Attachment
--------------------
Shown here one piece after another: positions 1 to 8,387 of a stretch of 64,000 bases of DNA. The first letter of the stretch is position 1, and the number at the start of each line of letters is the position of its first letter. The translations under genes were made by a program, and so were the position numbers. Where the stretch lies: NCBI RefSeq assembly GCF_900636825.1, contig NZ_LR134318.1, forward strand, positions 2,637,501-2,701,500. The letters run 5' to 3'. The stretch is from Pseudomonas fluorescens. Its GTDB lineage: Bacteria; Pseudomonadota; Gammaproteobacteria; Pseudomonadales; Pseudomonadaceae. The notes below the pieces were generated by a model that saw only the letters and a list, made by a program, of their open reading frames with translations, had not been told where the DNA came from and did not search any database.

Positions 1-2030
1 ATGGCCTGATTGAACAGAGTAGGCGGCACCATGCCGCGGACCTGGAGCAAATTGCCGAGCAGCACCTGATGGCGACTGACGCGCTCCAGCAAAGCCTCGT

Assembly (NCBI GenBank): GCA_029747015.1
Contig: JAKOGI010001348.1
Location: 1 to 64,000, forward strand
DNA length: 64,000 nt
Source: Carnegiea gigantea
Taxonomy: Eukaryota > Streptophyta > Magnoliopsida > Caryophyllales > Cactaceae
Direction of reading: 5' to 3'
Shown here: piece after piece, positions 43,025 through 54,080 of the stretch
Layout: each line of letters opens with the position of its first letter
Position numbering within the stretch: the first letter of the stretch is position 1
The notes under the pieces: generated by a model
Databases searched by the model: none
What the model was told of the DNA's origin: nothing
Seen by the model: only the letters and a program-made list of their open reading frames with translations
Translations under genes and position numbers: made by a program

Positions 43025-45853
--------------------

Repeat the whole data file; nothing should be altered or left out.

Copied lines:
Shown here one piece after another: positions 1 to 8,387 of a stretch of 64,000 bases of DNA. The first letter of the stretch is position 1, and the number at the start of each line of letters is the position of its first letter. The translations under genes were made by a program, and so were the position numbers. Where the stretch lies: NCBI RefSeq assembly GCF_900636825.1, contig NZ_LR134318.1, forward strand, positions 2,637,501-2,701,500. The letters run 5' to 3'. The stretch is from Pseudomonas fluorescens. Its GTDB lineage: Bacteria; Pseudomonadota; Gammaproteobacteria; Pseudomonadales; Pseudomonadaceae. The notes below the pieces were generated by a model that saw only the letters and a list, made by a program, of their open reading frames with translations, had not been told where the DNA came from and did not search any database.

Positions 1-2030
1 ATGGCCTGATTGAACAGAGTAGGCGGCACCATGCCGCGGACCTGGAGCAAATTGCCGAGCAGCACCTGATGGCGACTGACGCGCTCCAGCAAAGCCTCGT

Assembly (NCBI GenBank): GCA_029747015.1
Contig: JAKOGI010001348.1
Location: 1 to 64,000, forward strand
DNA length: 64,000 nt
Source: Carnegiea gigantea
Taxonomy: Eukaryota > Streptophyta > Magnoliopsida > Caryophyllales > Cactaceae
Direction of reading: 5' to 3'
Shown here: piece after piece, positions 43,025 through 54,080 of the stretch
Layout: each line of letters opens with the position of its first letter
Position numbering within the stretch: the first letter of the stretch is position 1
The notes under the pieces: generated by a model
Databases searched by the model: none
What the model was told of the DNA's origin: nothing
Seen by the model: only the letters and a program-made list of their open reading frames with translations
Translations under genes and position numbers: made by a program

Positions 43025-45853